The AAA advocated to negotiators of the bill that first responders needed to be included in the funding package and that all communities be eligible for the funding. Due in part to our outreach, the emergency funding provides a transfer of no less than $10 million to the National Institute of Environmental Health Sciences for worker-based training aimed at preventing exposure of the virus to emergency first responders, and others at risk of exposure (i.e., hospital employees).
The supplemental also appropriates $1 billion for state and local preparedness, which will allow state and local governments to carry out preparedness and response activities, with each State receiving a minimum of $4 million. Of the $1 billion, $300 million is allocated for global disease detection and emergency response, and FY 2019 Public Health Emergency Preparedness grantees.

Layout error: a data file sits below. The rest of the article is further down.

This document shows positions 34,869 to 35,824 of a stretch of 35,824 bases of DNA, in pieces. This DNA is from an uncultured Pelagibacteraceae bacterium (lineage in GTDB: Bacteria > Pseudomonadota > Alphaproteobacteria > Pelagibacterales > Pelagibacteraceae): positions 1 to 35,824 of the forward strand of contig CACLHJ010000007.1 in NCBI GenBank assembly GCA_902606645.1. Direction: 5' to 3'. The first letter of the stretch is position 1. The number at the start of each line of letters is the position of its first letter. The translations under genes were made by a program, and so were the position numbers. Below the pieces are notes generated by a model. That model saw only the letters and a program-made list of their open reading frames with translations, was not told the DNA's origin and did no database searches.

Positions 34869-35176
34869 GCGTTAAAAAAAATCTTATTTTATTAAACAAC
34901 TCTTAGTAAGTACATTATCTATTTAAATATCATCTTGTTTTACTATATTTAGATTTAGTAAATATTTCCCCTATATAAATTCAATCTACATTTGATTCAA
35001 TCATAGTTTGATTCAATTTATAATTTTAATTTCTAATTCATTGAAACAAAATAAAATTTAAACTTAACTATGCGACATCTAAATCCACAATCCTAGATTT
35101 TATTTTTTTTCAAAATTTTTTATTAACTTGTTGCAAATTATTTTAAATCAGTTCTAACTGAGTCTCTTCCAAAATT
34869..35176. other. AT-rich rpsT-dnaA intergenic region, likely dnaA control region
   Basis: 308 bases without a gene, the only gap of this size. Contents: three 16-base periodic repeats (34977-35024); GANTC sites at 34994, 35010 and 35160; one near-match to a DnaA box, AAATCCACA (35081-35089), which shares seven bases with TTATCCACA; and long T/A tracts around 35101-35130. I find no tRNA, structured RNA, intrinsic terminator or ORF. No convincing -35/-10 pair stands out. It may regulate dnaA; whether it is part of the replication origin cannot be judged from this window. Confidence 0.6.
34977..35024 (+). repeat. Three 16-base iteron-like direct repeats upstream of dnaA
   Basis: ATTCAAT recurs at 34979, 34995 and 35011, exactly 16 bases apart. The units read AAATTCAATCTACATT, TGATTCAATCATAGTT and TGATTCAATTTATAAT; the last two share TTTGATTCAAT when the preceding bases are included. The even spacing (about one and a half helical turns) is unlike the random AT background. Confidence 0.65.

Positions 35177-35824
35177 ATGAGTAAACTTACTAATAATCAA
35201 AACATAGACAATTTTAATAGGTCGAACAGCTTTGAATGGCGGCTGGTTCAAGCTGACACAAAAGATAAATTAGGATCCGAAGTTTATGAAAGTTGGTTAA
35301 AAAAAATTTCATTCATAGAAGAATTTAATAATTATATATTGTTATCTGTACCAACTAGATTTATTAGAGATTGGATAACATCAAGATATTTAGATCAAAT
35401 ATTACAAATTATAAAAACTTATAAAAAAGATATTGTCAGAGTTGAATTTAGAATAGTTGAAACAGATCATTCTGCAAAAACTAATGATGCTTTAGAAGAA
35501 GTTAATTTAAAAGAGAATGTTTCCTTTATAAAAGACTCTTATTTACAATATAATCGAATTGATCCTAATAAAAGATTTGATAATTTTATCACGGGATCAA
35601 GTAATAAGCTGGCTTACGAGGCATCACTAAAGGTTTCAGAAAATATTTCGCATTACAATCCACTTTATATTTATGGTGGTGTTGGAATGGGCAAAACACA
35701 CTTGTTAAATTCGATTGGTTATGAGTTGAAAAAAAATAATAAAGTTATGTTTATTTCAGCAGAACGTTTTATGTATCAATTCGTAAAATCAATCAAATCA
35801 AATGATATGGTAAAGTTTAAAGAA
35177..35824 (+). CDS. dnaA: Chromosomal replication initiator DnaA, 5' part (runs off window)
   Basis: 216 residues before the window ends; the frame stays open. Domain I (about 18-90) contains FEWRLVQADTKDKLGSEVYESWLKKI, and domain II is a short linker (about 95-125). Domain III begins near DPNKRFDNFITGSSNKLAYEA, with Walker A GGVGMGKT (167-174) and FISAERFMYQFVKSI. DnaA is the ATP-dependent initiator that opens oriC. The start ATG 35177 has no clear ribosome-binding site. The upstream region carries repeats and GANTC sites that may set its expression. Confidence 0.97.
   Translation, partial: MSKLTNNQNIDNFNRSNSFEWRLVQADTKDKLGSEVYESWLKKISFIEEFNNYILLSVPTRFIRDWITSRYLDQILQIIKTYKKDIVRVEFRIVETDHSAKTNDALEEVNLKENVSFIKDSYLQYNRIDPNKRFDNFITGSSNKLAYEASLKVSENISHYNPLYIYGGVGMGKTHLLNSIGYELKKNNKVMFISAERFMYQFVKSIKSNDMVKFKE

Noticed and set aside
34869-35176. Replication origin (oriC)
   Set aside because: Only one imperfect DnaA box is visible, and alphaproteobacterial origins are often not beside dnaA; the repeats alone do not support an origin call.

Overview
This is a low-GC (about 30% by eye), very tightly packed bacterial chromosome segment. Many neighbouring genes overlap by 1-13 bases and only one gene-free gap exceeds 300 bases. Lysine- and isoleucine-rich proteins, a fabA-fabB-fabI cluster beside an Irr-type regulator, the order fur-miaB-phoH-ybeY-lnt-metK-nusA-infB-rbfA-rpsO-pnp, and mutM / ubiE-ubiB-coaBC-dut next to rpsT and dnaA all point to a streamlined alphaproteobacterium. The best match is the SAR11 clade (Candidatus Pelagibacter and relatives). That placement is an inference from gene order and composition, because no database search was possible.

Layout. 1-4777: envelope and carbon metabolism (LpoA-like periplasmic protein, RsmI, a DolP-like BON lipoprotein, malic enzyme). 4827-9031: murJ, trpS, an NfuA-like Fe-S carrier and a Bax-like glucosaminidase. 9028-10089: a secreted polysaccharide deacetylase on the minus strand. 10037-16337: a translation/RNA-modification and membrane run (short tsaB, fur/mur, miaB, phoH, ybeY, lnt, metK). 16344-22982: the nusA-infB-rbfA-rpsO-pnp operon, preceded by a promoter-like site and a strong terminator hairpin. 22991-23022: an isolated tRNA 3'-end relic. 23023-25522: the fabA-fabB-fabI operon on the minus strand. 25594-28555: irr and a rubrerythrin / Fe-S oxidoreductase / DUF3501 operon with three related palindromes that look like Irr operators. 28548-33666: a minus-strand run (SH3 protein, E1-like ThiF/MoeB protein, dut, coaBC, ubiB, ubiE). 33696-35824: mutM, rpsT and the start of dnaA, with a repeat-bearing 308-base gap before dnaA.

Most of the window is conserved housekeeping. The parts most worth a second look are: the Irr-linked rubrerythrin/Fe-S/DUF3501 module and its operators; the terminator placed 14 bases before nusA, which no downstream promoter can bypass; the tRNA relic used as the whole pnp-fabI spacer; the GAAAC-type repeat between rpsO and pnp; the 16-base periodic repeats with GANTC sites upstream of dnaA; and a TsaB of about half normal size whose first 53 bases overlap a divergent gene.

The American Ambulance Association is pleased to announce the release of its 2020 Medicare Rate Calculator tool. The AAA believes this is a valuable tool that can assist members in budgeting for the coming year. This calculator has been updated to account for recent changes in Medicare policies, including the 2020 Ambulance Inflation Factor (0.9%) and the continuation of the current temporary add-ons.
To access the Rate Calculator, please CLICK HERE.
The Centers for Medicare and Medicaid Services (CMMI) has released its initial list of applicants selected to participate in the ET3 pilot program. CMMI notes that the list is not final as it still needs to execute participation agreements with the applicants. CMMI will issue a final list once it completes the process.
Applicants from 36 states and the District of Columbia were selected to participate in the program. Approximately 200 applicants were approved with instances in which the same ambulance service organization submitted applications for multiple counties as well as more than one organization submitting an application for the same county. CMMI has sent notifications to each of the applicants letting them know to expect a follow up email with the partnership agreement, program guidance and additional details.